Chart reading has been the subject of analysis for almost 100 years. The first book on the subject was likely published in 1930. Richard W. Schabacker published Technical Analysis and Stock Market Profits, that year. It was originally a series of lessons but was in a book form by 1932.
Schabacker covered reversal patterns, continuation patterns, trend lines, support and resistance, how to develop price targets from chart patterns and how to trade the patterns. It’s all been explained for many years yet many traders still struggle with charts.
Buffett’s View on the Subject May Not Be Right
Many investors follow every word of the great investor, Warren Buffett. And, there is a reason for that. Buffett is brilliant with a long term track record of success. He has strong opinions, such as his one on charting.
Buffett is not a technical analyst. He once said, “I realized technical analysis didn’t work when I turned the charts upside down and didn’t get a different answer.” This confirms the view of many academics who say that charts are random and not valuable to investors.
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This view has been proven wrong. In a 2012 study called “Are Price Charts Useful for Investment Decisions?” a group of MIT economists found that:
“Although some anecdotal evidence has suggested that humans cannot even distinguish price charts from charts generated via a synthetic random walk, to our knowledge the above question has not previously been addressed scientifically.”
They set out to study that question and found:
“statistical evidence that subjects can distinguish between actual and randomized price charts. These results show that temporal charts of asset prices convey to investors information that cannot be reproduced by summary statistics, and call for more research on the usefulness of making such representations available to investors.”
This means charts can be useful. But, investors may still struggle to determine how to make sense of the charts. This is due to the variety of chart styles and complexity of patterns that some analysts have found in the data.
As with many complex tasks, it can be best to start with simple ideas. For chart readers, these simple concepts can be profitable.
The First Step in Chart Reading
To begin with, it can be helpful to look at the simplest chart possible. This would be a simple line chart with no indicators or other information. An example is shown below.
This chart shows an up trend, a pull back and a consolidation. The first step is that simple. With that information, we can form a specific plan for more detailed analysis.
We see that the up trend ended almost six months ago and the pull back was steep. But, there was no follow through to the down side. This indicates the bulls have enough power to prevent a further decline. That is noteworthy and worth keeping in mind.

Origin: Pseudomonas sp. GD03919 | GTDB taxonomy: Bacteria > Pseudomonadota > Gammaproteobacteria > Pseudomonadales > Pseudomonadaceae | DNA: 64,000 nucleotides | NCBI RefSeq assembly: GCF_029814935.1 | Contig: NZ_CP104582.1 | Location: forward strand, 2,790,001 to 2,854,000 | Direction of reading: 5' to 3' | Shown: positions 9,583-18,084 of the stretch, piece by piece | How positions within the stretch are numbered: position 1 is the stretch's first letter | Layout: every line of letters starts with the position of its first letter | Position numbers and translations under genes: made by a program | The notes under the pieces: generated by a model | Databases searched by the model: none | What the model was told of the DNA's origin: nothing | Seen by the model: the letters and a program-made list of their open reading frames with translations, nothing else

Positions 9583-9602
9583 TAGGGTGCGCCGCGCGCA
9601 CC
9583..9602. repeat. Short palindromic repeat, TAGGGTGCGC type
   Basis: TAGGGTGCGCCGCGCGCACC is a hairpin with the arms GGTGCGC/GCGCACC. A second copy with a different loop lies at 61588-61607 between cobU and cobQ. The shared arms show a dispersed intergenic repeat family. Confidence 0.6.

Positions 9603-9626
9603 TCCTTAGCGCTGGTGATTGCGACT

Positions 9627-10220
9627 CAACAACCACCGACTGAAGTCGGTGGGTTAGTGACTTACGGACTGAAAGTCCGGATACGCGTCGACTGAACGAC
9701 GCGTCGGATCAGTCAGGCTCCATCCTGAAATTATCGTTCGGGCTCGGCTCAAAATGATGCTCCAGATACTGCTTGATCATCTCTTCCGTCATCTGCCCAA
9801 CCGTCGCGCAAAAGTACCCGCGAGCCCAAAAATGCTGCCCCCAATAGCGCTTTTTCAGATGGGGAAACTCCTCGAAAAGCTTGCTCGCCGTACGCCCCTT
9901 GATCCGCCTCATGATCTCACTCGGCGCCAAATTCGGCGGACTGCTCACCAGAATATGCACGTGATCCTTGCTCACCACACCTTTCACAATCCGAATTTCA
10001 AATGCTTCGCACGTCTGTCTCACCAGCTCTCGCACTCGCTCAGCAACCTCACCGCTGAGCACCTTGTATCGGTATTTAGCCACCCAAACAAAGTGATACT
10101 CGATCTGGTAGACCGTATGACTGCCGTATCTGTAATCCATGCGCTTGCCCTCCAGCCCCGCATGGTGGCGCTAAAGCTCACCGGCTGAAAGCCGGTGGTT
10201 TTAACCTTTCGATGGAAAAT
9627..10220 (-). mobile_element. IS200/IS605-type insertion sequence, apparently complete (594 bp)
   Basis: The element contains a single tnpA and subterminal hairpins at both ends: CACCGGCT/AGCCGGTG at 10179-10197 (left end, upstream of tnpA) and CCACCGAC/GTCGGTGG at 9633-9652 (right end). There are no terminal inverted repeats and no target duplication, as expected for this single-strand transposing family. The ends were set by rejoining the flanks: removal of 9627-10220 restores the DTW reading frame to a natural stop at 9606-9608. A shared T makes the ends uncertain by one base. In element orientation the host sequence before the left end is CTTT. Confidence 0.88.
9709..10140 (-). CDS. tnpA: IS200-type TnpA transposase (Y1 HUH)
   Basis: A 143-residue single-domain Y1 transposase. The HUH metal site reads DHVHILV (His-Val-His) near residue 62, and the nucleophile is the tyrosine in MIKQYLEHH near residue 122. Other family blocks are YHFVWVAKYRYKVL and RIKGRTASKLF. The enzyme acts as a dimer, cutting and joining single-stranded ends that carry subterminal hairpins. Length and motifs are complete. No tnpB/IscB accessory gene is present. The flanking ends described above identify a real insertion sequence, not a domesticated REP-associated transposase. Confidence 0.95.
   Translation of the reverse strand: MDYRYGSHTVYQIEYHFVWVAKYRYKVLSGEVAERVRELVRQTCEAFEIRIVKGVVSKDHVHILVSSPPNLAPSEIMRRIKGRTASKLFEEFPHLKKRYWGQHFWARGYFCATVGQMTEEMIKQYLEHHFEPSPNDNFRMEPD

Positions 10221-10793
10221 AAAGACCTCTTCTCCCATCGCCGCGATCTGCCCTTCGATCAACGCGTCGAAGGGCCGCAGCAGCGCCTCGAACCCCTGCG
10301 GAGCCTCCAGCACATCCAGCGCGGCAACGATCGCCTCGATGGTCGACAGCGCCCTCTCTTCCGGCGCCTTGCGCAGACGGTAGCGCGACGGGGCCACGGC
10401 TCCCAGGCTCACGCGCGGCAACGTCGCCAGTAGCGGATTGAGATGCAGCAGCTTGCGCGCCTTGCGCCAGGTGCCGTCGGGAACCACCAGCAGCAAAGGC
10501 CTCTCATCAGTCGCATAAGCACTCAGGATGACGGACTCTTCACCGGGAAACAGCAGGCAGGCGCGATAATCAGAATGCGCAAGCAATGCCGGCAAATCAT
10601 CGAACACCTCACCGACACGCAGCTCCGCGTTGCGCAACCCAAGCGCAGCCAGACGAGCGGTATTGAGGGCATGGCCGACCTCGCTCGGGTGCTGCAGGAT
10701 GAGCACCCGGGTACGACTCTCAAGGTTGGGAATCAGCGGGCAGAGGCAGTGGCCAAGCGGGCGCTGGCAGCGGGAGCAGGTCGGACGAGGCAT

Now, let’s drill down to a more detailed view. The next chart covers the same time frame. It is a bar chart so we see the highs and lows which can sometimes provide additional insights. The consolidation in the chart above is highlighted. And, a 200 day moving average (MA) has been added.
Let’s start this review by noting that the 200 day MA has stopped the decline on two occasions and seemed to provide a level of support on the initial sell off. That indicates the bulls are buying when they see an opportunity.
In this chart, the lows break below the main price action twice, that tells us, again, that bulls are coming into the market on weakness.
So far, we see that there is support and a bullish breakout is possible. This is confirmed with a look at the lows. The lows are progressively higher.
Schabacker taught that the chart should be analyzed as a battle between bulls and bears. So far, we have seen that bulls take an upper hand in this market. The blue consolidation shows that bulls are struggling to break out.
This analysis doesn’t rely on pattern names because the pattern names are irrelevant. We could call this consolidation a rectangle, or an ascending triangle since the lows are rising and support is nearly horizontal. But, some analysts will find reasons that those patterns are not correct.
Since all patterns use a similar measuring formula, the name is truly not important. In all patterns, the depth of the pattern provides a target for the subsequent breakout. The next chart illustrates this point.
In the chart, both up side and down side targets are shown. The depth of this consolidation is about 21 points from high to low. The up side target is found by adding 21 points to the high of the consolidation and the down side target is 21 points below the low of the pattern.
This rule applies to rectangle patterns, head and shoulders, or any other pattern that could be named. Because the measuring or price projection rule is the same for all patterns, there is no point, from a trading perspective to naming the pattern.
From a trading perspective, the goal is simply to identify a pattern of some time. Then, wait for a break out and place the trade.
Now, since we entered this consolidation or trading range after an up trend, and then see evidence of bulls in the way the lows formed and the MA held, we should expect the break out, when it comes to be to the up side.
As with anything in the financial markets, we can make chart analysis more complex than this. Or, we can apply a simple and profitable approach.
This approach shows the importance and potential profitability of research.
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